A visit to Seoul will not be complete without a visit to one of the five palaces in the city. Those with more time can opt to visit the bigger palaces of Gyeongbukgung or Changdeokgung, which would take up more than half a day. Since my friend and I visited these two palaces the last time we came to Seoul, coupled that we do not really have a lot of time today, we opted to visit one of the smaller palaces in Seoul – Deoksugung Palace. We took the subway to City Hall Station which is next to Deoksugung Palace. As it was approaching lunchtime, instead of heading into the palace, we crossed the busy road diagonally opposite the palace and settled lunch in a small family-run restaurant. Despite the owners of the restaurant only able to understand very basic English, we had no problems ordering the food (they do have an English menu). The food was inexpensive and delicious.

After lunch, we headed to Deoksugung Palace. After getting our tickets (KRW1,000 per adult), just when we were about to enter the palace, we were in time to witness the change of guard ceremony. The elaborate ceremony saw locals dressed up in ancient Korean soldier uniforms handing over the guard duties to the next group. The ceremony lasted around 5 mins and we were invited to taking pictures with the guards before heading into the palace. There is a small tentage by the side of the entrance where visitors can dress in Hanbok for the photo opportunity with the guards for free.

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We were in time for the change of guard ceremony outside Deoksugung Palace

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Taking wefie with the guard commander outside Deoksugung Palace

Deoksugung Palace was first used as a temporary palace in 1592 during the Japanese invasion where the King stayed when he returned to Seoul after the invasion as the other palaces were burnt down during the invasion. The palace was reused as again in the 19th century where the later King of the Korean dynasty used it as a base to establish the Korean Empire and raised his status to Emperor. It is during this period when most of the buildings in Deoksugung Palace was added. Walking through the main gate of Deoksugung Palace, we came to a stone bridge that transports visitors over a small stream, similar to that of a moat found in most palaces around the world. My friends and I headed to the first building that is surrounded by a stoned corridor. This building is near the entrance of the palace and served as the sleeping chamber of the King when he resided in Deoksugung Palace. Taking a peep inside the sleeping chamber, a small throne sits in the centre of the building and the interior was relatively simple in design. A smaller building next to the King’s sleeping chamber closed for public viewing was used as a place where the Korean King used to receive foreign envoys.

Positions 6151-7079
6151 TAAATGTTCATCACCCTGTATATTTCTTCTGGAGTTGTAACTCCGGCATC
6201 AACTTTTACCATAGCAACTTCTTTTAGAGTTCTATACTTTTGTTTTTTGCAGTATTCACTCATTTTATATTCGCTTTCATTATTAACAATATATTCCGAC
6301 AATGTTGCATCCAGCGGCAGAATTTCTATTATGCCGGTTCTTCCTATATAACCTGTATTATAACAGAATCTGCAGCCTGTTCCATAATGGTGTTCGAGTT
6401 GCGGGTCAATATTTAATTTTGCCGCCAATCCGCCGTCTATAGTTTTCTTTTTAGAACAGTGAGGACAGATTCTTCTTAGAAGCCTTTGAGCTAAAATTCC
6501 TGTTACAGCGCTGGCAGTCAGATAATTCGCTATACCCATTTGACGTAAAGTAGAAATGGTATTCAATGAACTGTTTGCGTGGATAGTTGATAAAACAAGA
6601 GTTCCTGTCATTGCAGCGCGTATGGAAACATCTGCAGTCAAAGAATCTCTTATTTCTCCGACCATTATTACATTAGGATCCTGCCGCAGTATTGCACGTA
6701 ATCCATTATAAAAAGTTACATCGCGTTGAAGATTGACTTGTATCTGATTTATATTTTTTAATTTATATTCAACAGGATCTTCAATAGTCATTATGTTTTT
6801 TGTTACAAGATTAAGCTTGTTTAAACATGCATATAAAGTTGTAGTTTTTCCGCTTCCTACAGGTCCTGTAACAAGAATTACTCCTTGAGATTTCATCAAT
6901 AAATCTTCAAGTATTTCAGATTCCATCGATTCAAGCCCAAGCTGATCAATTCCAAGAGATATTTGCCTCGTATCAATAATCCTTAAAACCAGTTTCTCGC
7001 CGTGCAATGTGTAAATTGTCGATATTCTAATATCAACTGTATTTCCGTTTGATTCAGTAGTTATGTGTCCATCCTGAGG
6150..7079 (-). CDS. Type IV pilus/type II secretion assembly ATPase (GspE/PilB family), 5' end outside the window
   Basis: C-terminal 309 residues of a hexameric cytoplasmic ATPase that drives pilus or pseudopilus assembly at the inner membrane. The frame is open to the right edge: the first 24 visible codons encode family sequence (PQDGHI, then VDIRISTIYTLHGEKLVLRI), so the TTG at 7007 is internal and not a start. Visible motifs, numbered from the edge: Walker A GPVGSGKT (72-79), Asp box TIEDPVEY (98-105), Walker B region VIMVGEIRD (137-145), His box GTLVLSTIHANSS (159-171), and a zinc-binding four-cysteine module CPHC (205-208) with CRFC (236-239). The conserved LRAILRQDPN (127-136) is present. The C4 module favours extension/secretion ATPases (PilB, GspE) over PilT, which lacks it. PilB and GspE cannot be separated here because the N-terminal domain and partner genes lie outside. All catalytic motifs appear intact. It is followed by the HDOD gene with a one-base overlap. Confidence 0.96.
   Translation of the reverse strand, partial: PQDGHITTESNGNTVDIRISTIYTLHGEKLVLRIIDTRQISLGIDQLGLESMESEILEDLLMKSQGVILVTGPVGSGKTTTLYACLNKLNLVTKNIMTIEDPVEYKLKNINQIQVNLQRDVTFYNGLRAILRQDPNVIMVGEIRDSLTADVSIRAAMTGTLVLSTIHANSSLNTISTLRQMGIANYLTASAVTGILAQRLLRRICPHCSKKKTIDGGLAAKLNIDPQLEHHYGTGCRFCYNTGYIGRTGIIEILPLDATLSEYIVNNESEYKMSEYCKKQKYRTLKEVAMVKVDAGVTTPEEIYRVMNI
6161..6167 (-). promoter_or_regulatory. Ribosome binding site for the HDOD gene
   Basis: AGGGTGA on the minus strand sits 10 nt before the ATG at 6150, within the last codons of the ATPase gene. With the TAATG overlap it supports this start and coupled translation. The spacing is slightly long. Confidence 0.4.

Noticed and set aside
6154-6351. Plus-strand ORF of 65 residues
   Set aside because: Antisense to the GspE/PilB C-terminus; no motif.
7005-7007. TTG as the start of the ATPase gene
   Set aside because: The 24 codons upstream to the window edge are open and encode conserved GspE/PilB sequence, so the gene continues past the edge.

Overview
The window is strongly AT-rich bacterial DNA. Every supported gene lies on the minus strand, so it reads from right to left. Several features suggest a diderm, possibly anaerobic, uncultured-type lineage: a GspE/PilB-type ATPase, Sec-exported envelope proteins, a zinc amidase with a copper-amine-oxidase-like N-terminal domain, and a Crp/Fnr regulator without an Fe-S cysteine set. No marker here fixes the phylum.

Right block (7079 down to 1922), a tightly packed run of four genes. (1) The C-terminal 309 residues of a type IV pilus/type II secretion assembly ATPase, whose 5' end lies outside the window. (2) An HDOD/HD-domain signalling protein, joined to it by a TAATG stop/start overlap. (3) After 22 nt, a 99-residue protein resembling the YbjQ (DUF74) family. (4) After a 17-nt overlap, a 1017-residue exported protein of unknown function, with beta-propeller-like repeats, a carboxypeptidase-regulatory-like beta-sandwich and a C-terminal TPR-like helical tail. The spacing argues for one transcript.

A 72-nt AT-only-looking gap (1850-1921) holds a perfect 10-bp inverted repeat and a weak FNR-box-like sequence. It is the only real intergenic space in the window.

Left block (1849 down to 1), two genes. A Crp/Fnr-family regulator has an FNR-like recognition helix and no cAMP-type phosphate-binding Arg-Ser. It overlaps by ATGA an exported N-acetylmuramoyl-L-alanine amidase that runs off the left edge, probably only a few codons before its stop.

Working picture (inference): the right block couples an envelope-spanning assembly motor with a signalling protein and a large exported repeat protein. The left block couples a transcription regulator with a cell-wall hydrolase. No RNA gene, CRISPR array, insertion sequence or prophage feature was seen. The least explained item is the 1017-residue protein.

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The sleeping chamber of the Korean King

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There is a simple throne inside the sleeping chamber

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A small building next to the King’s sleeping chambers used to receive foreign envoys

My friends and I decided to visit the buildings at the back of the main palace building before returning to see the main palace building. As we were walking we came across a building that was not painted in any colours next to the King’s Sleeping Chambers. This is the only two-tiered building in Deoksugung Palace and served as the sleeping chambers of the queen. A little further into Deoksugung Palace, passing the queen’s sleeping chambers, is a row of brightly coloured semi-open buildings which was used for the coronation of the King. This is another venue in the palace where the Korean King receives foreign envoys. We peeped into this building and found the interior to be very simple in design, there are no elaborate motives nor was it painted in the bright colours as we were so used to see in Korean Palaces.

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The only two-tiered building in Deoksugung Palace that serves as the sleeping chambers of the queen

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This is where the king receives foreign envoys

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The interior is rather simple in design